Three people took part in the conspiracy to funnel powerful drugs that fed Anna Nicole Smith‘s addiction, California’s attorney general, Jerry Brown, alleges.
But one was singled out by Brown as the alleged “principal enabler:” Smith’s boyfriend and lawyer, Howard K. Stern.
“This was done knowingly and this was done with tragic consequences,” Brown told a news conference a day after felony charges were filed against Stern, 40, and two doctors, Sandeep Kapoor, 40, and Khristine Eroshevich, 61.
“This was a conspiracy between three individuals,” Brown said, adding that Stern was “the one that brought the drugs in many cases to Anna Nicole Smith.”
Hundreds of Drugs
The state’s top prosecutor alleged hundreds of dangerous drugs were prescribed under false names, leading to Smith’s death in February 2007. He said prosecutors will show that Stern and the doctors had to know that Smith was addicted to harmful drugs because she took so many drugs that had addictive properties and toxic side effects.
Brown suggested Smith’s untimely death, and this prosecution, should send a message that pharmacists and doctors can be just as dangerous as street-corner drug dealers.
“I’m very concerned about this indulgence by society,” says Brown. “People think those drug dealers on the street corner are the only threat. People in white smocks in pharmacies and with medical degrees are a growing threat, and that’s what this prosecution is all about.”
Friend Defends Stern
Neither Stern nor the two doctors could be reached for comment. Ron Rale, a close friend and former law partner of Stern’s and a pall bearer at Smith’s funeral, said the charges are baseless. “Knowing Anna and Howard personally, I know that the charges are unfounded,” Rale tells PEOPLE. “Jerry Brown using taxpayer dollars for this at this time would make Anna Nicole roll over in her grave.”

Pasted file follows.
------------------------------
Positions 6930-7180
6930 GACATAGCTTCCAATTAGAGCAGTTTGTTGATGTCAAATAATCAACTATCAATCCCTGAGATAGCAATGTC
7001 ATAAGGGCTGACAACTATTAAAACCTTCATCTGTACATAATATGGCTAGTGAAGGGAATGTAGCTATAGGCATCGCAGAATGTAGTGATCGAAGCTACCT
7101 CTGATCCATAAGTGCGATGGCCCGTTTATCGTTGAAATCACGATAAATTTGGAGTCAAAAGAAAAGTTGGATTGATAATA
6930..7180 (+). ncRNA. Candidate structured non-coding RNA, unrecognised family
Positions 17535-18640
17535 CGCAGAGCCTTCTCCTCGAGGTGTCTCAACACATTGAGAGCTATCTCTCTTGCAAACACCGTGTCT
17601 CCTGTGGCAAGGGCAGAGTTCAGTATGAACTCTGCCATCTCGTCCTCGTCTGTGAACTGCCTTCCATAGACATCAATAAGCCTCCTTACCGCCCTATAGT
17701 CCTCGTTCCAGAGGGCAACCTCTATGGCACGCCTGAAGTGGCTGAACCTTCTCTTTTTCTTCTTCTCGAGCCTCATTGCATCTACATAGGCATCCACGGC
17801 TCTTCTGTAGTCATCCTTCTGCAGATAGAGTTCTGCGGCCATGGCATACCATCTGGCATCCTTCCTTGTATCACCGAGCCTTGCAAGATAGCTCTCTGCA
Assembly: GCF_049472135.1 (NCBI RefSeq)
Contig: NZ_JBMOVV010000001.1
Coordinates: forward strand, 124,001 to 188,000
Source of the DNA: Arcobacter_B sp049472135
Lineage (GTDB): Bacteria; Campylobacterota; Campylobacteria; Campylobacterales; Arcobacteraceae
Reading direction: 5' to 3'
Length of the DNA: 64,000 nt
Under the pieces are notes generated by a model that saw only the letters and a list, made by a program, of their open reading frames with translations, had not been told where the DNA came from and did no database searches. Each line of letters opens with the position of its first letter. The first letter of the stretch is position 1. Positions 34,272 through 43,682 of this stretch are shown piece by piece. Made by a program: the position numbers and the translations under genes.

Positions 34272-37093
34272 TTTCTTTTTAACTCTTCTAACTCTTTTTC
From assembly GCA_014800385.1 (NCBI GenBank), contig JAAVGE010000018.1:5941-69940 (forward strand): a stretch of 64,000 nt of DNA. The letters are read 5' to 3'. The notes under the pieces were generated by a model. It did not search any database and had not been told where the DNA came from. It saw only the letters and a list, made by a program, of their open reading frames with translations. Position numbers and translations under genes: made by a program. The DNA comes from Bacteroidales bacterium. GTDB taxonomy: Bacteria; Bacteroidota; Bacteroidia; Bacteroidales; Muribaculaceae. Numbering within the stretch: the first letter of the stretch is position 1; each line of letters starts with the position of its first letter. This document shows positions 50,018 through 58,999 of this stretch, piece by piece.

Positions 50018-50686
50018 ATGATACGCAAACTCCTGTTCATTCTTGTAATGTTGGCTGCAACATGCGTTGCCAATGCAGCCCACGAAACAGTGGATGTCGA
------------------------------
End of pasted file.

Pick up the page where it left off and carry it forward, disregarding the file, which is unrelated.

Adam Braun, an attorney for Eroshevich, told reporters that the psychiatrist used false names on prescriptions to protect her patient from the media.
But Brown said that, after a two-year investigation that involved hundreds of interviews, and tens of thousands of computer records here and abroad, he concluded that the pseudonyms were part of a criminal conspiracy to hide from authorities the toxic amount of drugs Smith was taking.
Fake Names for Prescriptions
“The use of a fictitious name in itself is one thing,” Brown says. “The use of a fictitious name to give excessive amounts – and we’re not talking a few dozen, we’re talking hundreds and hundreds of medications – was done not so much to conceal them from the paparazzi but to conceal from authorities the true nature of what was going on: an abusive and illegal pattern that is unconscionable, unprofessional and clearly illegal.”
According to the charging documents, the three provided Smith with “opiates, benzodiazepines, and other controlled and non-controlled substances.”
Stern and Kapoor were booked and released Thursday night; Eroshevich is said to be planning to turn herself in on Monday. All three are due for arraignment May 13.
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